Such discretion. Must have something to do with the fact that Drew is now 35. “For me, it’s very magical,” she says. “It’s funny, because whenever they parody me on Saturday Night Live, they always say the word magical. But 35 is an incredible year for me. It’s just a very auspicious time.”
Drew won her first Golden Globe award earlier this year for her portrayal of Little Edie Beale in HBO’s Grey Gardens, and the experience changed her irrevocably. It seems she left the baby fat on location—not to mention that she went totally Method, cutting off communication with friends and writing an occasional note by typewriter. “I’m marveling at all of it,” she says. “I was thrilled. I didn’t have any expectations, just a lot of demands on myself. It’s nice when someone comes up and goes, ‘You’re not crazy. It’s all okay.’ ”
She’s back to more familiar territory with Going the Distance (in theaters now), the story of a couple—Drew and on-off beau Justin Long—dealing with a geographically challenged relationship. Drew has tried long distance, characterizing herself as having a “lot of practice. I know a lot of dos and don’ts, but I don’t have the answer right now.”
Best to get the Justin question done then. “He’s the cat’s pajamas,” she replies. “I couldn’t love, respect, admire, and enjoy that individual more than I do. It would be physically impossible for me to have any more giggly joy at this person.”
Choose the following words to describe your physical appearance: well groomed.
DB: “Sometimes amazing, sometimes not so amazing.”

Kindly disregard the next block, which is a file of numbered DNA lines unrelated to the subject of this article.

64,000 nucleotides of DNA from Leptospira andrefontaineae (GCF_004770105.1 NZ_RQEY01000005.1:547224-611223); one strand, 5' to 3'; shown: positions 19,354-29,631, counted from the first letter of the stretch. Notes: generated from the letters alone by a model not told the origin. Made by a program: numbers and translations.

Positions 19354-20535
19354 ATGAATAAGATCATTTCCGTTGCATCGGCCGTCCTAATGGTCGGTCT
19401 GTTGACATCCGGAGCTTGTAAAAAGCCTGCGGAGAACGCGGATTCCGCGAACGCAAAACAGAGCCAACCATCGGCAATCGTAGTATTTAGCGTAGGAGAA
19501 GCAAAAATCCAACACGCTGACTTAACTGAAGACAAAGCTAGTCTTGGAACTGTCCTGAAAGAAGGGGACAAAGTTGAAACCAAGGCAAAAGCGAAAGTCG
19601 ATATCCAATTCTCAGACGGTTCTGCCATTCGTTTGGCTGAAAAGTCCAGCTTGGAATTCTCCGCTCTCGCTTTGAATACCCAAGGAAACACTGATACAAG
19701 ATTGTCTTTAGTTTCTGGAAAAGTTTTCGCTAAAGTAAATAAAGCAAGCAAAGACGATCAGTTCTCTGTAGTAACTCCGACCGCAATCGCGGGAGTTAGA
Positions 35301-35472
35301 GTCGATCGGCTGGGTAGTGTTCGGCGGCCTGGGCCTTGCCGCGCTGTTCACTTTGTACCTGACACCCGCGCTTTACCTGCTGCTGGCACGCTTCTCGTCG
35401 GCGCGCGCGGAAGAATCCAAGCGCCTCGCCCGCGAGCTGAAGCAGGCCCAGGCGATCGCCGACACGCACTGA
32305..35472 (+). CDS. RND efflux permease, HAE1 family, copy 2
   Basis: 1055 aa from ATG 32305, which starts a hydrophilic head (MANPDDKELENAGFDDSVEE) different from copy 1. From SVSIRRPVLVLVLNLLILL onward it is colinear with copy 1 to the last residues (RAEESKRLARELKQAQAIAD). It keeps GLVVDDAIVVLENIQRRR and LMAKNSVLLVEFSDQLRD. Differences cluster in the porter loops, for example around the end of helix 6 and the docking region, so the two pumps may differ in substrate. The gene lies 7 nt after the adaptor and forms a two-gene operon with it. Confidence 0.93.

DB: “No, no. I’m jiggly and totally normal.”
DB: “Devastatingly. That’s a joke.”
DB: “As if I was on roller skates and had just gone through an oil slick.”
DB: “No, that’s so self-deprecating to say that.”
That said, eHarmony does encourage being sensible: I always read all of the warning literature on side effects before taking any medication.
DB: “I do now, because I had some weird side effects. So now I do read the labels. I can make jokes like that these days [laughs] because I totally have my shit together.”
I sometimes drive faster than the posted speed limit.
DB: “I would say 99.999 percent of the time.” Thankfully, Drew can drive, because she’s a Luddite the rest of the time. “I didn’t have a cell phone until way, way after everyone else did. I just didn’t need it,” she says. She’s one of those people who can have an iPhone on hand but go days without checking it. “I hate texting,” she says, “hate it.” Twitter? “Never read it, never wrote it, don’t want, it’s not for me. Sometimes your mystery is harder to keep.”
I don’t care what other people think about me.
DB: “I care very much about what people think. I’ve had to since I was seven years old, when all of a sudden I started sharing my life with other people. On the other hand, I’ve had to give not a rat’s ass about what people think or I wouldn’t have had, been, or done half the things I did in my life. So, it’s a very schizophrenic yes/no.”
I generally want to come out ahead.
DB:“No. I think there’s plenty enough to go around for everyone, and I’d love to be in a long line of people feeling like they’ve achieved something.”
I frequently have to work to overcome my shyness.
DB: “[Laughs] I’ve never had that chromosome. Never.”